C.S. Lewis writes the following about his return to worship as a young adult: “When I first became a Christian, about fourteen years ago, I thought that I could do it on my own, by retiring to my rooms and reading theology, and I wouldn’t go to the churches and Gospel Halls; and then later I found that it was the only way of flying your flag; and, of course, I found that this meant being a target.”
He continues, “I disliked very much their hymns, which I considered to be fifth-rate poems set to sixth-rate music.” “But as I went on,” he says, “I saw the great merit of it. I came up against different people of quite different outlooks and different education, and then gradually my conceit just began peeling off. I realized that the hymns (which were just sixth-rate music) were, nevertheless, being sung with devotion and benefit by an old saint in elastic-side boots in the opposite pew, and then you realize that you aren’t fit to clean those boots. It gets you out of your solitary conceit.” (4)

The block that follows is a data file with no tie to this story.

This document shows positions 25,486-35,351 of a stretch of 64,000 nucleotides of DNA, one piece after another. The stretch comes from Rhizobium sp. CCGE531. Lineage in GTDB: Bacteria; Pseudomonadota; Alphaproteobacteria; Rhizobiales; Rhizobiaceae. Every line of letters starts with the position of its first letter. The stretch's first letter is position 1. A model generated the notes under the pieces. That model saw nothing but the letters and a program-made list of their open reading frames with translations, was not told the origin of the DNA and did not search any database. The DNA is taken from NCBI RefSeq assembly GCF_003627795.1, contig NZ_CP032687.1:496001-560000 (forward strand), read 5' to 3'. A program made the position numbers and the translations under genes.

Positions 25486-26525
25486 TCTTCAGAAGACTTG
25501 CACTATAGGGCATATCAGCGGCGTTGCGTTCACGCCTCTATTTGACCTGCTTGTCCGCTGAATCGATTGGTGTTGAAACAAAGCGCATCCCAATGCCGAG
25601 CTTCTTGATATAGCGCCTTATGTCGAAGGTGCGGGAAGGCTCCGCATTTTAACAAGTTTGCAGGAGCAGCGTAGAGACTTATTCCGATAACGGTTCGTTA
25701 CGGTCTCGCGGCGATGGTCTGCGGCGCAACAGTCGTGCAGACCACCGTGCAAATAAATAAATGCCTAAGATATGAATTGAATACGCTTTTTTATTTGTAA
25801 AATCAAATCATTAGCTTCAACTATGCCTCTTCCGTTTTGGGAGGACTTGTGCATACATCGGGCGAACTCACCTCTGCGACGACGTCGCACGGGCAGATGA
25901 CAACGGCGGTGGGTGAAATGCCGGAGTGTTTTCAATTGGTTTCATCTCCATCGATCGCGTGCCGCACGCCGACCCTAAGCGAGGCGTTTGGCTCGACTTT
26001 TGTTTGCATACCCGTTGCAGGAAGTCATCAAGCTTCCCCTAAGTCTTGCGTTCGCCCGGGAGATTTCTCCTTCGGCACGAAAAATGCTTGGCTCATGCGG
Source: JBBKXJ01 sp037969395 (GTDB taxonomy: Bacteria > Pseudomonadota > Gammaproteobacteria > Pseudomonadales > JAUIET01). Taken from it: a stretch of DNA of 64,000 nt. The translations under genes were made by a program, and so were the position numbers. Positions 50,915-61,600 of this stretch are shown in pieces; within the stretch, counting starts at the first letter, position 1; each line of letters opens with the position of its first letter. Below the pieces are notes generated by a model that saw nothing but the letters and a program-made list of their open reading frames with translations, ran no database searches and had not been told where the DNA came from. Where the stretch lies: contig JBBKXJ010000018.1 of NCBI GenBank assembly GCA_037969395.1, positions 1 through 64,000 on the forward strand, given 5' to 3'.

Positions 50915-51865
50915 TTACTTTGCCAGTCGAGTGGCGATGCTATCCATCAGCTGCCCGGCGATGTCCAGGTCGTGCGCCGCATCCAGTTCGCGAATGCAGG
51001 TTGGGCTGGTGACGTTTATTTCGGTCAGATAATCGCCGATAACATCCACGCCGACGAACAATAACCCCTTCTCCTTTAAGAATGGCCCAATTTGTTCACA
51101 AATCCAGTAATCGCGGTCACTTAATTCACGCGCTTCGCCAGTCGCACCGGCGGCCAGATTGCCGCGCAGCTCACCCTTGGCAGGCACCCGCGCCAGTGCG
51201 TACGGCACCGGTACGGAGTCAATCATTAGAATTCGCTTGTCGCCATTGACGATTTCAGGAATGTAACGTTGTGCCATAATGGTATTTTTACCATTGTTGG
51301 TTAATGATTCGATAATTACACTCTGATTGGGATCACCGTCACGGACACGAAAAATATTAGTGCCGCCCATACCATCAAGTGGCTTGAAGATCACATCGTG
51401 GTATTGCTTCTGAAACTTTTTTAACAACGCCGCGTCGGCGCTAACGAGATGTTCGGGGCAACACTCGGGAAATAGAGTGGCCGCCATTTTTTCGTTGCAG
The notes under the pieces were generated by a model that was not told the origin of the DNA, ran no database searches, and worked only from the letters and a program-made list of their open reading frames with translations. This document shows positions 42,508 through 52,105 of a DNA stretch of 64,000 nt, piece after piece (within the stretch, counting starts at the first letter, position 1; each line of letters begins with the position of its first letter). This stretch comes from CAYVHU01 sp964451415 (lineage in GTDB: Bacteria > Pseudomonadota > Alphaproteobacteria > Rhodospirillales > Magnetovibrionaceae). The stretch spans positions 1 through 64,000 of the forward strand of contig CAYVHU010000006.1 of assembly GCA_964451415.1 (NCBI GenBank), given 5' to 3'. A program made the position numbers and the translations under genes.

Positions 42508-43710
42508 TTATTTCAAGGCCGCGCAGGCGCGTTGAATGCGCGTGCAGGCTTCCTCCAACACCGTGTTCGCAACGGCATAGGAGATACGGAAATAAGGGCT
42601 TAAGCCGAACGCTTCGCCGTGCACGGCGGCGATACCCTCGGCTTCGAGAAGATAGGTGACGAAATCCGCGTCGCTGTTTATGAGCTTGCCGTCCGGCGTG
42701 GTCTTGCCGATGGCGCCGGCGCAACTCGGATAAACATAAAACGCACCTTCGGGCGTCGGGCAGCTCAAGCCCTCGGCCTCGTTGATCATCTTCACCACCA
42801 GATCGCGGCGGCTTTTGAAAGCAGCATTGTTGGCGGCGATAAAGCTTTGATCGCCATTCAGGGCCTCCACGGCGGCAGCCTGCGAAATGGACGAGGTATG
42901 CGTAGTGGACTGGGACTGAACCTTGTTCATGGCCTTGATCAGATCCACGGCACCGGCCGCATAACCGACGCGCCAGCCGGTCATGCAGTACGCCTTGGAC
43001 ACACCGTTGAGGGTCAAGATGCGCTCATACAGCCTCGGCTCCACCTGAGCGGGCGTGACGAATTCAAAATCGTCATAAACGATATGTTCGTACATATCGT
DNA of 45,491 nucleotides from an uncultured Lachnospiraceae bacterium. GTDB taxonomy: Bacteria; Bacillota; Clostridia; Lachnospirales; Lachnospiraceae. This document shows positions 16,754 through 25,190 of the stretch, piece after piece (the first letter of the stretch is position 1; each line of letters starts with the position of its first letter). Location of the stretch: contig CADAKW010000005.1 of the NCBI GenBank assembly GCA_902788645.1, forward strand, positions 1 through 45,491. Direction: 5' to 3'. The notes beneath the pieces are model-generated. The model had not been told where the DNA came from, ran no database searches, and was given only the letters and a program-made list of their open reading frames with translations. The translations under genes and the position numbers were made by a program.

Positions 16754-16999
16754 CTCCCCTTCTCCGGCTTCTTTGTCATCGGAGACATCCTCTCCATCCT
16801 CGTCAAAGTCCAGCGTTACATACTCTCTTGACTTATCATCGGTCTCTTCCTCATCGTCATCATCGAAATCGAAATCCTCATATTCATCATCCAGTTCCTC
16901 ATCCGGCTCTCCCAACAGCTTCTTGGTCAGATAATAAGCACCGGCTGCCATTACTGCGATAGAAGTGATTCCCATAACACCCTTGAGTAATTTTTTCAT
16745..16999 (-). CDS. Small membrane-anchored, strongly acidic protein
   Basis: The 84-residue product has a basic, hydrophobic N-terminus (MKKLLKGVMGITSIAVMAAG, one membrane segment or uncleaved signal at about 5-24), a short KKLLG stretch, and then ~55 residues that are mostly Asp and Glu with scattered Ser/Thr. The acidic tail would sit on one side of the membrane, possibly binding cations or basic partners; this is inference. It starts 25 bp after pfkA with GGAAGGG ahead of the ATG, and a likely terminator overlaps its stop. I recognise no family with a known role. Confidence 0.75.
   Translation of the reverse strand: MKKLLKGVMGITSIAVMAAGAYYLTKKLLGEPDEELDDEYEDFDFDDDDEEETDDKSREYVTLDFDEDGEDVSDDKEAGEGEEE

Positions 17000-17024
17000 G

Which brings me to the cryptic phrase above: “a sacrifice of praise to God.” If worship is the natural fruit of the confession of our faith, it seems that worship should naturally flow from us. Our faith should inspire us to worship, and as such, worship should be easy, pleasurable even, but certainly not a sacrifice. To understand this, we have to return to where we just were, with this notion of worship being a “product,” and an entertaining product at that. There is a saying that “the greatest trick the devil ever pulled is convincing the world he didn’t exist.” I am not so sure. I believe the devil’s greatest trick may have been convincing the church that worship is all about us, and as such, should be directed to our likes, our desires, our proclivities, our tastes.
If you spend enough time working in a church, the parlance of it becomes second nature. The paper you are handed as you enter worship is a bulletin, not a program. The area where the worship leaders stand is called the chancel and not the stage.
Our music director Daniel Banke recently taught me another bit of the parlance of Christian worship as we picked apart a worship service at one of our Monday staff meetings: he reminded us that the people in the pews are not the audience. They are the congregation, for God, and only God, is in the audience.